For you courageous souls who participate in Black Friday deals at the stores, good luck to you. I am not one to face the crowds let alone those on the one day of the year when many can be rabid to experience deep price cuts.
We had a peaceful Thanksgiving yesterday, however it is my turn for K.P. duty to peel and cut 20 pounds of potatoes today and prepare the turkey for roasting.
Here is the NWS take on the storm surge on Lake Michigan on the 27th.
Already high water levels on Lake Michigan combined with a storm surge on Wednesday November 27th, to produce water levels at Holland reaching levels not seen in 34 years. The last time it appears water levels were near this height at Holland was back in December of 1985. The levels on December 2nd 1985 reached 583.15ft. Yesterday we reached 582.98ft, only 0.17 feet off of the high. Strong westerly winds of 45-65 mph yesterday produced a sustained storm surge in the afternoon and evening, with the peak occurring near or just after dark Wednesday evening. The water level surge produced flooding in many beach towns as water pushed over the beach or through pier heads (through the channel) and into the inland lakes like Lake Macatawa. Ludington water levels were also very high, reaching 582.77ft on 11/27/19, with the high mark there being 582.80ft occurring in September of 1986. The storm surge in events like these are a steady rise occurring over hours due to the push of wind and water.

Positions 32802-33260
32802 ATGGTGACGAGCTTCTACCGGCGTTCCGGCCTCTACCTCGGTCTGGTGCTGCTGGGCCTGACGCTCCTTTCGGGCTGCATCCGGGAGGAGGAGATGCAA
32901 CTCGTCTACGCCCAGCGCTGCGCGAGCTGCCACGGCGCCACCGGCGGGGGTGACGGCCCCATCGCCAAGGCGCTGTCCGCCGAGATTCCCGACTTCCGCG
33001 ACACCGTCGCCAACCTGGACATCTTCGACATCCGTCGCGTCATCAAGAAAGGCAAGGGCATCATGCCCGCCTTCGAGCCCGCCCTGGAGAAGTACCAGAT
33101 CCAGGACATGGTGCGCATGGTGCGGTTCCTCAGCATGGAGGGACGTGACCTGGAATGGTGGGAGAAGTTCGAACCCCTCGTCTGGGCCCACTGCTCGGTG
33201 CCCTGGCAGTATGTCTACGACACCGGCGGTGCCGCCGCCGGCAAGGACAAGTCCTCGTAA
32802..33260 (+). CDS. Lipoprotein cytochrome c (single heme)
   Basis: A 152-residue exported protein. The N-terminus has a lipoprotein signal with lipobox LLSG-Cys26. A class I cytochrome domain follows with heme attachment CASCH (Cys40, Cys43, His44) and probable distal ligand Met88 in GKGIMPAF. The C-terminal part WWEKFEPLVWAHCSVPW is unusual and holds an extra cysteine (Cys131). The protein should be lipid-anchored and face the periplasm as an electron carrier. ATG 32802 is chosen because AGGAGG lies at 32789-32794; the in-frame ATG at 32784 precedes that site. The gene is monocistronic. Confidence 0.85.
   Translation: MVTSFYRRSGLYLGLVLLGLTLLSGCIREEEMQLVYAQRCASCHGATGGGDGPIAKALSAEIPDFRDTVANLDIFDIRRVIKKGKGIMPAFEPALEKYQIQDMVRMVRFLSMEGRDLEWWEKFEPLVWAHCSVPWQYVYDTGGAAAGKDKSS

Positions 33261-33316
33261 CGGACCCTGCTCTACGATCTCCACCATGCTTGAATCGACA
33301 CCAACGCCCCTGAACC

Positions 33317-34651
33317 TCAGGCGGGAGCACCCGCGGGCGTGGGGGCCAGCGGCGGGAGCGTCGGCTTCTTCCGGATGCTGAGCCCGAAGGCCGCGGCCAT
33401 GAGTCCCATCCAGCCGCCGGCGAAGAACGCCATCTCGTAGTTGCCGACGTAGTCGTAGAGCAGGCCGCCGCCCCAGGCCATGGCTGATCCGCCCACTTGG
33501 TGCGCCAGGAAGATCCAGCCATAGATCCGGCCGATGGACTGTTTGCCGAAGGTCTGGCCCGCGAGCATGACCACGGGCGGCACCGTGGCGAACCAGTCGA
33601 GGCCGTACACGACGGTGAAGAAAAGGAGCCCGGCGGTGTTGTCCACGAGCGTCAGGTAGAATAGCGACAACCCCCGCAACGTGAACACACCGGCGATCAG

I wonder if we will have a snow event with high winds this winter – it certainly has been a wet and windy fall.
We are not seeing any severe Arctic outbreaks in the near term – temps will remain near 40° for daytime highs and near 30 for overnight lows. Our next system will not be the wind maker we saw earlier this week, we will however see some snow and ice mainly north of Grand Rapids later tomorrow into Sunday.